MONTPELIER — The Vermont Supreme Court on Friday reversed some, but not all, findings of unprofessional conduct by the then-chief of a Ludlow nursing home, and ruled the five-year license suspension she got was too severe.
Leslie Anne Whittington, who was administrator of the Gill Odd Fellows Home in Ludlow from 2006 to 2010, was issued the suspension by a state administrative law officer who found she had acted unprofessionally in six instances.
The court found that three of those instances did not warrant findings of unprofessional conduct, and noted the state Office of Professional Regulation had recommended just a one-year suspension for all six instances. It instructed the Superior Court to send the case back to the administrative law officer for a do-over.
The administrative judge had found that Whittington on multiple instances went, in the Supreme Court’s words, ‘‘beyond her scope of ability and training’’ by interfering with other professionals in diagnoses and treatment orders.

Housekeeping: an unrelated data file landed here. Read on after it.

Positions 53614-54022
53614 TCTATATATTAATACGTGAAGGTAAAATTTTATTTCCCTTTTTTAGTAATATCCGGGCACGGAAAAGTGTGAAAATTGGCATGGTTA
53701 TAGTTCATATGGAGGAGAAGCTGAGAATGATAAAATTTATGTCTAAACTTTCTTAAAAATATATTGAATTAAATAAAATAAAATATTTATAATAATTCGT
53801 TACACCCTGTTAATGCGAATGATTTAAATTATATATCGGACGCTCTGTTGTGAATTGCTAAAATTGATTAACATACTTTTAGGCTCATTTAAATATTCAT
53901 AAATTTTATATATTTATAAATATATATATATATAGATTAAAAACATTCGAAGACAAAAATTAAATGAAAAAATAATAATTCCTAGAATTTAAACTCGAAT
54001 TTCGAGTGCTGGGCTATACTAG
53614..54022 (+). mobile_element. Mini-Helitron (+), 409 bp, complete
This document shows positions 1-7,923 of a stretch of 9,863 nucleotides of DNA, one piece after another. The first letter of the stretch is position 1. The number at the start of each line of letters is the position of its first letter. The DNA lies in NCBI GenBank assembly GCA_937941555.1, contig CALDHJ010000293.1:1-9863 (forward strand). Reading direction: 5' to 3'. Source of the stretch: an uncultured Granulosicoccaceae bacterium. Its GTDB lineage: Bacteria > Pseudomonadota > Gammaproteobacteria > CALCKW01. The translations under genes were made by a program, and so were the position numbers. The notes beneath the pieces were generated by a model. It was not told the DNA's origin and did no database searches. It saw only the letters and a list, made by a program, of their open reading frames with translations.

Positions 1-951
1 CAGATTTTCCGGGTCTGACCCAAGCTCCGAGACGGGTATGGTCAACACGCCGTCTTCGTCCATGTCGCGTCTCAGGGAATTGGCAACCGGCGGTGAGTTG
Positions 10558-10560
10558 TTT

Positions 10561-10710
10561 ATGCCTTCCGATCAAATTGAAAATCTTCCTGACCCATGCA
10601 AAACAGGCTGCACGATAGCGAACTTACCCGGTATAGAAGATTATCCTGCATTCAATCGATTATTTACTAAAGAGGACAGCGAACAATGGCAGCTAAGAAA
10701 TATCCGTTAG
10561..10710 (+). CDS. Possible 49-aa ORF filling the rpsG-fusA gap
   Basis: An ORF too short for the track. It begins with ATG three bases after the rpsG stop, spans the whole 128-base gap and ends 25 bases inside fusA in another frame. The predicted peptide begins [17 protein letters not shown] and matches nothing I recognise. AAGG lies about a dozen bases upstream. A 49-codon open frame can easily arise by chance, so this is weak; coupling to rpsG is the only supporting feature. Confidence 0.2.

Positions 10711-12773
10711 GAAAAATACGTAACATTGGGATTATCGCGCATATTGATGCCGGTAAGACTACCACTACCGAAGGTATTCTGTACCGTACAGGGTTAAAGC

The high court reversed the finding that Whittington had improperly voiced her disagreement with a doctor’s order that a dying patient’s medication be discontinued.
Associate Justice Beth Robinson wrote in Friday’s ruling, “The doctor’s feeling that respondent’s intervention was inappropriate does not itself support a finding that she committed a discipline-worthy infraction.’’
But in other instances, Whittington did cross the line, the court found.
In one, she told a psychiatric nurse practitioner at the home to give a patient acting in a violent and agitated manner a diagnosis of bipolar disorder so the patient would be moved to a psychiatric facility. Here, the court affirmed the finding that Whittington ‘‘acted outside her license qualifications.’’
The court also agreed that Whittington had improperly forced a terminally ill patient to change clothes against the patient’s wishes; and that she had required another patient to sit in a chair when the patient wanted to stay in bed. The actions violated the Vermont Nursing Home Residents’ Bill of Rights, the court said.
But it disagreed with a finding that Whittington created a hostile work environment for staff to the extent that it constituted a professional violation.